Categories of Special Interest
In Use As
1800 - 1820
Attached two-bay four-storey former house over basement, built c. 1810 as one of pair with No. 6, and having single-storey pitched roof return to rear. Now in office use. M-Profile pitched slate roof, hipped to west end of rear span, with rendered chimneystacks to party walls, and roof concealed by brick parapet with granite coping. Wigged red brick walling laid in Flemish bond on granite plinth course over painted rendered basement walling; rendered walling to rear. Square-headed window openings, diminishing in height to upper floors, with masonry sills, rendered reveals and brick voussoirs. Timber sliding sash windows, replacement one-over-one pane to ground and first floors and replacement three-over-three pane to top floor, all with ogee horns, and six-over-six pane to second floor and four-over-four pane to basement, without horns. Wrought-iron grille to basement window. Apparently timber sash windows to rear elevation. Round-headed door opening with moulded surround and painted masonry doorcase comprising Ionic columns supporting fluted entablature with rosettes, plain fanlight and eight-panel timber door. Granite entrance platform with cast-iron boot-scrape, with two granite steps to street. Basement area enclosed by wrought-iron railings on moulded granite plinth. Painted concrete steps to basement, with recent door with canopy under platform. Two-storey block to rear of plot, shared with No. 6, built 1953.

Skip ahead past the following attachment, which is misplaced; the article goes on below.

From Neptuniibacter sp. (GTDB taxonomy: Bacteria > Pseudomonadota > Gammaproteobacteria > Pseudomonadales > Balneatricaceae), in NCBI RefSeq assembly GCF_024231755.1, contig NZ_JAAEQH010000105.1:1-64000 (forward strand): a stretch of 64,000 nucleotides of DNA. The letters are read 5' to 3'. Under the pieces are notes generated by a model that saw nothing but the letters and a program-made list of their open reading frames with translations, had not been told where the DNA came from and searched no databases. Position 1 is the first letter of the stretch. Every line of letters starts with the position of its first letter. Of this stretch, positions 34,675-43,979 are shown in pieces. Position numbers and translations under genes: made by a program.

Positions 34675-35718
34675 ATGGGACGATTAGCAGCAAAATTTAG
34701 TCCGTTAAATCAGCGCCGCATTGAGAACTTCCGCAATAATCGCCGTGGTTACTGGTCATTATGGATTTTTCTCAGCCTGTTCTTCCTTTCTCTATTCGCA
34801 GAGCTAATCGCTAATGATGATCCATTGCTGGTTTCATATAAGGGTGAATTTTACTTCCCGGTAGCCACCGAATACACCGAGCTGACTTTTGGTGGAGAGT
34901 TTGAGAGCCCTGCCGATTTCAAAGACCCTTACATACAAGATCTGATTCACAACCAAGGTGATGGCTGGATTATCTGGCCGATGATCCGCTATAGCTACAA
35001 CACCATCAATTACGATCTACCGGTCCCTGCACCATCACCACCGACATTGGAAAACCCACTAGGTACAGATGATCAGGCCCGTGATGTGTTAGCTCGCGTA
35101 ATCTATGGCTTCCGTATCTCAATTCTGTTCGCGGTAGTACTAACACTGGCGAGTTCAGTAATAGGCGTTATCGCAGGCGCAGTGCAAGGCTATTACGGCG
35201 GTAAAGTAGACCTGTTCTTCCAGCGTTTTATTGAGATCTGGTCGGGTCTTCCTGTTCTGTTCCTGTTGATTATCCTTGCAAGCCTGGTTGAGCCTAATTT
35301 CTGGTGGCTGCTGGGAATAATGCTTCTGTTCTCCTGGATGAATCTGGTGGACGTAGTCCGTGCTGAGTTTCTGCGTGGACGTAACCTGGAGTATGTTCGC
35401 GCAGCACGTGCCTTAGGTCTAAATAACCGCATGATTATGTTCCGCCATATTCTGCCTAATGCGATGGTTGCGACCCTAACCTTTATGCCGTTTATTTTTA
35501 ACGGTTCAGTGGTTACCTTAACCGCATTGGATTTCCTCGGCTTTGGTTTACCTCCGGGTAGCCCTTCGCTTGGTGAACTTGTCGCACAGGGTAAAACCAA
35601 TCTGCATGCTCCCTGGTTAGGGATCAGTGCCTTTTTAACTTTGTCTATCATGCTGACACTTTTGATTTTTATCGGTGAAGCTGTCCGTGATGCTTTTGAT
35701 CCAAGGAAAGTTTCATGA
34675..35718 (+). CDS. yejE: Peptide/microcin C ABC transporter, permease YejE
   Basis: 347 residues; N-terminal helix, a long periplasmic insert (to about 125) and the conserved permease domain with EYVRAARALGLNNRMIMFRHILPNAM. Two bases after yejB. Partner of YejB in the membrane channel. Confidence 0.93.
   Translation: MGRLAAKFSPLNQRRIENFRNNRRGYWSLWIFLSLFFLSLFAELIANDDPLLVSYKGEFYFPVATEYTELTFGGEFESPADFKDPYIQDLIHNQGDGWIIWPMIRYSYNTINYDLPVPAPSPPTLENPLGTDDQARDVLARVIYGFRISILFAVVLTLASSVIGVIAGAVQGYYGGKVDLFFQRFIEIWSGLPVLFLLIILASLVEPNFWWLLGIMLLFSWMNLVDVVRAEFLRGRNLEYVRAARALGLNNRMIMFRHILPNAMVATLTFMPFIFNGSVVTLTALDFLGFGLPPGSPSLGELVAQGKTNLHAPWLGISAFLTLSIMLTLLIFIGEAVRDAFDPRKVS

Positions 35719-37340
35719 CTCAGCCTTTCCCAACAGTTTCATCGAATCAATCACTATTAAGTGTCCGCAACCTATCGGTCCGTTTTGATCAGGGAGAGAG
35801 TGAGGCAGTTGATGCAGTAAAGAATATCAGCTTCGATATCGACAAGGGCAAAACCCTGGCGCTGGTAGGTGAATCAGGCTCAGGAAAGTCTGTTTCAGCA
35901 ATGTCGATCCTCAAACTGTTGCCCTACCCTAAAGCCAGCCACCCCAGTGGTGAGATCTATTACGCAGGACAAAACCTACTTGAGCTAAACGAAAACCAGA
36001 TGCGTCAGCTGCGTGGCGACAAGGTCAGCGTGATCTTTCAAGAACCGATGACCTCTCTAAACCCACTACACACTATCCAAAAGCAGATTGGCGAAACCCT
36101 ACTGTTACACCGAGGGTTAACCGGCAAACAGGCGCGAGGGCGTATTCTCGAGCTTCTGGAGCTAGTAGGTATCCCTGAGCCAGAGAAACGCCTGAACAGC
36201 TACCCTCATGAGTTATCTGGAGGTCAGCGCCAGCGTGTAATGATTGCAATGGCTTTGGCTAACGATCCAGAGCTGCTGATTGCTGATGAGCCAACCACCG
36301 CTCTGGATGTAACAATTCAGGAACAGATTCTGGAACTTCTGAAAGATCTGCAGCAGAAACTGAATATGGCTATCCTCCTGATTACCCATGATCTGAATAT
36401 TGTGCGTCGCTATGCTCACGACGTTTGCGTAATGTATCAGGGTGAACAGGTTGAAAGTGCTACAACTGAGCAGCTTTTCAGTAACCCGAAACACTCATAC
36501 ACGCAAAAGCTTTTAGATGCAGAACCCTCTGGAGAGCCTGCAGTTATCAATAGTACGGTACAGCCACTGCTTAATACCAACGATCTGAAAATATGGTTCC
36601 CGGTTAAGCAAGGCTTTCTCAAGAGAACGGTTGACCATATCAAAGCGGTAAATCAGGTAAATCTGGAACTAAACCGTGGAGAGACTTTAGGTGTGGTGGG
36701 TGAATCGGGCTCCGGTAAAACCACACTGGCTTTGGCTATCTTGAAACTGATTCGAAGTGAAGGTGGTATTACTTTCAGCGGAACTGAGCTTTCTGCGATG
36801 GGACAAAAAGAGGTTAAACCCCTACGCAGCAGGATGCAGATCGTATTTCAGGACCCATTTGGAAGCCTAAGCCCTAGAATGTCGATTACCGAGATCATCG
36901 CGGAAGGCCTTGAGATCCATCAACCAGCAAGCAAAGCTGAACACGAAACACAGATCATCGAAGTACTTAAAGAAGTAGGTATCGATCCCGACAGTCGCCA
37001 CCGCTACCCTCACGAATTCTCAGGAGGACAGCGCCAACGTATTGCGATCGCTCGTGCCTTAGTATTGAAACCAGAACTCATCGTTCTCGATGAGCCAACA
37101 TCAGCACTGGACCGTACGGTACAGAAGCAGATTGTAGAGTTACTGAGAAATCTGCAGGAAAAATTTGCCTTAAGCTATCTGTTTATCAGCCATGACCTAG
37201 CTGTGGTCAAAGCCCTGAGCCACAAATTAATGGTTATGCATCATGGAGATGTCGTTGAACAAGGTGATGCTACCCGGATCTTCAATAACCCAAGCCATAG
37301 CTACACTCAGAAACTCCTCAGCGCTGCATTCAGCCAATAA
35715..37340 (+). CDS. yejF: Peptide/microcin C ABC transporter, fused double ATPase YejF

A late Georgian row house, built as a pair with No. 6 to its east. The front elevations in the terrace exhibit well-balanced proportions and fenestration grading typical of the period. The restrained façades are enlivened by cast-iron balconettes, intact setting features and good doorcases. This house has a fine Ionic doorcase and decorative boot-scrape. It makes a strong contribution to the cohesive character of Mount Street Upper and the wider architectural heritage of south Dublin city. The street was built 1790-1834 and the variations in the streetscape are indicative of the piecemeal nature of its construction, the north side being notably less grand than the south. The east end of the street is effectively terminated by St. Stephen's Church, creating an interesting centrepiece and terminating one of the key vistas of Georgian Dublin.